Fed Advocates No Hurry to Raise Interest Rates

Fed Advocates No Hurry to Raise Interest Rates

The Federal Reserve admitted this week that there was no rush to raise interest rates. On Wednesday, the Fed admitted that it although interest rates will remain unchanged, the door is still open to raising them by June or July. It has sparked significant activity from investors, many of whom expected an interest rate rise.

The Announcementds

The meeting mirrored the one that happened in March. The US central bank’s rate-setting organisation said that although the labour market had improved, economic growth had slowed down, thus working against the argument for raising interest rates.

It also said that global economic issues had counteracted its reasoning for raising interest rates. There was no mention regarding what these global economic issues were or when they were expected to come into effect. Unlike last month’s meeting, the Fed were sparse on its details for deciding against raising interest rates.

Effect on the Market

US equities increased in light of the announcement. On the other hand, US dollar prices against other currencies weakened. The decrease in value for the dollar was not as significant as expected, however, as investors did not rush to move into other currencies.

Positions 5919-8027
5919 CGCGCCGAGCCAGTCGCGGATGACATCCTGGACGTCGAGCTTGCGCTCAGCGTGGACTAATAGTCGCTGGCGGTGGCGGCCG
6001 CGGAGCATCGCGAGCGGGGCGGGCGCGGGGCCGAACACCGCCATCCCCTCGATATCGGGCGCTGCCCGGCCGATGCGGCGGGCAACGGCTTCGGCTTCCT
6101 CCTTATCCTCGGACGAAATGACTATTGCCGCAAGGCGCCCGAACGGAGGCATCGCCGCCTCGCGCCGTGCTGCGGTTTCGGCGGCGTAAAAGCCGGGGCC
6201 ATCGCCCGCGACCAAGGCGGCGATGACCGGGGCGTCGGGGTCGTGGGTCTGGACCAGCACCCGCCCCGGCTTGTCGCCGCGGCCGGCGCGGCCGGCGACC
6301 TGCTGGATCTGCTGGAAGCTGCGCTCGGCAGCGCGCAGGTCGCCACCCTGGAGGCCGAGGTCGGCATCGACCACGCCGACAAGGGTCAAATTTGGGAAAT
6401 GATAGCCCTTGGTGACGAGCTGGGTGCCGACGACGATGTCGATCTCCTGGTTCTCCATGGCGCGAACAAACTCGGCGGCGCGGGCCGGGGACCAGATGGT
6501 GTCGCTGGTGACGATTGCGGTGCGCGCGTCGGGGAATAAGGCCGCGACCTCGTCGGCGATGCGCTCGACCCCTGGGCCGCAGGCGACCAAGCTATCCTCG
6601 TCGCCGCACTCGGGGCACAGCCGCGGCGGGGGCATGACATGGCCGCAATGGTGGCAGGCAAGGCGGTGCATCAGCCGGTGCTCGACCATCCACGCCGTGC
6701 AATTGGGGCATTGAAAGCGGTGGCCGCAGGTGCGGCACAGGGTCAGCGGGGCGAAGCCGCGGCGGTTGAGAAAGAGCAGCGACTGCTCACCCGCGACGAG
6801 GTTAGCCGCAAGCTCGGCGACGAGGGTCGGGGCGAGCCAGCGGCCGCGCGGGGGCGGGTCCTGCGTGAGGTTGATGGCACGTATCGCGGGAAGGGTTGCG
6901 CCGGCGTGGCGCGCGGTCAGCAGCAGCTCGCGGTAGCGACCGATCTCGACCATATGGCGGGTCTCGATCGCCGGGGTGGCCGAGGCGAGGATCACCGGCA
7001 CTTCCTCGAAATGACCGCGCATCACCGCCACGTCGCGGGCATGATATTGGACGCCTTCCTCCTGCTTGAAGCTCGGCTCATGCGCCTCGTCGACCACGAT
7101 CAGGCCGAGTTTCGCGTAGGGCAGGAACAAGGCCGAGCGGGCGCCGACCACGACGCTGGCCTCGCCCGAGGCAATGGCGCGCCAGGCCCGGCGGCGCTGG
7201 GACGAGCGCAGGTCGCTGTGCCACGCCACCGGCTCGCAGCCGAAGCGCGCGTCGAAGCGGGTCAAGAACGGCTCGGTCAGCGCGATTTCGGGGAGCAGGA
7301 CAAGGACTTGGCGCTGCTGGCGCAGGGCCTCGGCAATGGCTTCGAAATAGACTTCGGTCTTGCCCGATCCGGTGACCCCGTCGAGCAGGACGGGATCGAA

In many ways, this announcement has offset many of the other global economic issues, including the rise of the Eurozone economy and the increasing odds of a Brexit for the UK.

The biggest change in the market was in gold prices. The spot price of gold reached a seven-week high, and silver prices also rose, underpinning a major success for the precious metals market.

What are the Odds of an Interest Rates Rise?

Most traders in the financial markets are assuming that a rates rise will first come in September. There are also strong chances on the rates rise coming as late as December. This comes as a result of the Fed admitting that it is likely to raise interest rates twice in the coming year.

Traders have a 23% probability of an interest rate rise in June. But most investment portfolios agree that the rate is likely to come later than that, after the summer, and after the results of the British referendum on staying in the EU have been realised.

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